Composite materials and importance of SHM

Currently most of the research and applications are concerned with composites whose matrix is made of polymers, ceramic materials or metals (e. g. aluminium, titanium, nickel and other alloys) and which are reinforced with glass or carbon fibres. Such composites have found wide application in the manufacturing of fuselages and other structural components of planes, gliders, space shuttles and rockets, car body components, fuel tanks, yacht hulls and masts, wind turbine blades and domestic appliances components, in medicine and in many other fields. Moreover, composites are used to reinforce the existing building structures, including the historic ones (e. g. to preserve bridges, churches, etc., or to increase their load-bearing capacity).

The percentage of composite materials used in high-tech applications increases every year, causing a rise in the production of reinforcing fibres. It is estimated that the demand for carbon fibres in 2018 will increase by about 275% (from 41240 to 113500 tons) as compared with that in 2010, (Sloan, 2010). The highest increase in demand is forecasted for applications connected with the wind power industry (700%), the storage of compressed fuels (~410%) and the broadly understood aerospace industry (~220%).

The interest in composite materials is due to their very good mechanical (strength) parameters and low specific gravity. Highly valuable is the possibility of creating a composite with strictly defined parameters for a given structure. Moreover, increasingly often various (mainly optical fibre based) sensors are incorporated into the structure of composite materials. Thanks to this, different parameters (e. g. strain and temperature) can be measured directly in the structure’s material. Another major advantage of optical fibre sensors (OFS) is that they can be used to detect defects and their accumulations and to determine the safe life of the material during its service. In recent years most of the research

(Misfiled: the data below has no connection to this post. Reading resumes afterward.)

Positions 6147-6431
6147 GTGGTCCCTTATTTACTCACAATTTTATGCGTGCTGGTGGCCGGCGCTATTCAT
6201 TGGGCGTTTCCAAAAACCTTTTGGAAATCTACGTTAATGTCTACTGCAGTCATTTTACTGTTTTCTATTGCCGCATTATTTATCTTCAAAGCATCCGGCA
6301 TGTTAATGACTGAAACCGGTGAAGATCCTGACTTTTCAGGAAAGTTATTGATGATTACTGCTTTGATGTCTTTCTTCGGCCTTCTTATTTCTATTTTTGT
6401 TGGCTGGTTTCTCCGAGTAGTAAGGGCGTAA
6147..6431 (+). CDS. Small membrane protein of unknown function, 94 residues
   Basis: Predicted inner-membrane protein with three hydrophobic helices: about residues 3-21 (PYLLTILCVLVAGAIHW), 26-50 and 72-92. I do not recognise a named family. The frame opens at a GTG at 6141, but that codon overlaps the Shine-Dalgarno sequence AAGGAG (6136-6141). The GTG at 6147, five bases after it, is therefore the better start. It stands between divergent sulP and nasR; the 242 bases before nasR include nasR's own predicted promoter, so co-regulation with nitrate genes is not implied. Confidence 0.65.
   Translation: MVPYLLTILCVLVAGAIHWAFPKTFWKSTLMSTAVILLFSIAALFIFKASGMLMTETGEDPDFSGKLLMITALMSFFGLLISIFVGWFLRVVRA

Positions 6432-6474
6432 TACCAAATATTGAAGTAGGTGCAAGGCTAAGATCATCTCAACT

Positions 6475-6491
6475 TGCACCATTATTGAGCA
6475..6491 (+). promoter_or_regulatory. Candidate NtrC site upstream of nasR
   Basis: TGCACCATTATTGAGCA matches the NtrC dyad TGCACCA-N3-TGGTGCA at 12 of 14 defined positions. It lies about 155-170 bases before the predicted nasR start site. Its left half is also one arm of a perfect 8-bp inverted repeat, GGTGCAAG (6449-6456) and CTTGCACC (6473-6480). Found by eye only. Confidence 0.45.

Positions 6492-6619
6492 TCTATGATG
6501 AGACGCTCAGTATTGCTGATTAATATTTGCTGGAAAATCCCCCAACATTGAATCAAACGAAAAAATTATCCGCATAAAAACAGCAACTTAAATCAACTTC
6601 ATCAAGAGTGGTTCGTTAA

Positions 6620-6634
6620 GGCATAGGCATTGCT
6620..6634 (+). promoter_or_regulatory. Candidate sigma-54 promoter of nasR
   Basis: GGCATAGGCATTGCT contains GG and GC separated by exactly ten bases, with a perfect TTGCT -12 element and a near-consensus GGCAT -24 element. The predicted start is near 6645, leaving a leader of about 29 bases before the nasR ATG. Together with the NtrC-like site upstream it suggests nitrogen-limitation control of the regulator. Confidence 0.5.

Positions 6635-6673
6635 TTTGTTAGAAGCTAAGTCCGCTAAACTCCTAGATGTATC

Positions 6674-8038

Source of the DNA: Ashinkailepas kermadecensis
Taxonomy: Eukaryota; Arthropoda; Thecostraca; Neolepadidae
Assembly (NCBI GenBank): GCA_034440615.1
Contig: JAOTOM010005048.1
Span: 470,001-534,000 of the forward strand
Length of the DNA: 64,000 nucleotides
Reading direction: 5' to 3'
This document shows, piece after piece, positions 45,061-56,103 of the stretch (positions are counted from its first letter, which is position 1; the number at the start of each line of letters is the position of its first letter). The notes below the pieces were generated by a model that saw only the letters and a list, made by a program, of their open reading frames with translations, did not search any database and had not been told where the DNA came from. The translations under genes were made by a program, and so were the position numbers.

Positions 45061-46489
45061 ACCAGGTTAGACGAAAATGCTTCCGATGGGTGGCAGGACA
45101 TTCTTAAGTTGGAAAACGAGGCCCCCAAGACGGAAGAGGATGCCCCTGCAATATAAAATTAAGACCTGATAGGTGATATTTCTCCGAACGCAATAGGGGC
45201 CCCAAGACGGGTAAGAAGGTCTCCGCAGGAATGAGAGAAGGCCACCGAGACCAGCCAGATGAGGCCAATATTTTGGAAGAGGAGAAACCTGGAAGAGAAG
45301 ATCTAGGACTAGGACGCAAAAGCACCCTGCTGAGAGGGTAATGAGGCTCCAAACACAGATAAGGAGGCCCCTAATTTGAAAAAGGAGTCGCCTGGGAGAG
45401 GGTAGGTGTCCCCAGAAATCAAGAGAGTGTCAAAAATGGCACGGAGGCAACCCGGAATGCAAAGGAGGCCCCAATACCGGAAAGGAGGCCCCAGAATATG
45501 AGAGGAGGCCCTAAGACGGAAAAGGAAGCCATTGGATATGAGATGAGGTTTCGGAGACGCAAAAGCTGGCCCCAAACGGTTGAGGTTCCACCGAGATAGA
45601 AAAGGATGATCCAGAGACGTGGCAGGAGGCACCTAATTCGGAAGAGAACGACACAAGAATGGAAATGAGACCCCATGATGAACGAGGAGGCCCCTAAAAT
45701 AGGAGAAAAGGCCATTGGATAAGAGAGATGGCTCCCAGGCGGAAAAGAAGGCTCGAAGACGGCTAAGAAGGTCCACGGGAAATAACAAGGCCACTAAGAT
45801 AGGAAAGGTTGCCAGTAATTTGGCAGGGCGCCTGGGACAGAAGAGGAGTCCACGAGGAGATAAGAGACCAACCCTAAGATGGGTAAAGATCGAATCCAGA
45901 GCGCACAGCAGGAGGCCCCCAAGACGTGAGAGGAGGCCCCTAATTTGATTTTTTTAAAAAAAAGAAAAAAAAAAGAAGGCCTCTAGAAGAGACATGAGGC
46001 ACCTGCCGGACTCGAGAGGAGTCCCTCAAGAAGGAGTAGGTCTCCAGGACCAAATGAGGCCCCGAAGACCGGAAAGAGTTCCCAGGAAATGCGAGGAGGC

on OFS has been devoted to their use for the continuous monitoring of the structural health of composite elements.

Novel structural health monitoring (SHM) systems for composite structures are currently developed. Thanks to the use of measuring systems integrated with the structure the latter can be optimally managed. Continuous monitoring enables the detection of hazards in the structure, undetected by inspections or modelling. Consequently, the damaged components can be promptly replaced whereby the safe service life can be extended. Moreover, thanks to SHM systems the knowledge about structures and their behaviour in real conditions can be improved whereby the next generation of such structures will be better designed. Ultimately, the costs connected with building new structures will be lower and the safety, reliability and life of the latter will increase (Glisic & Inaudi, 2007).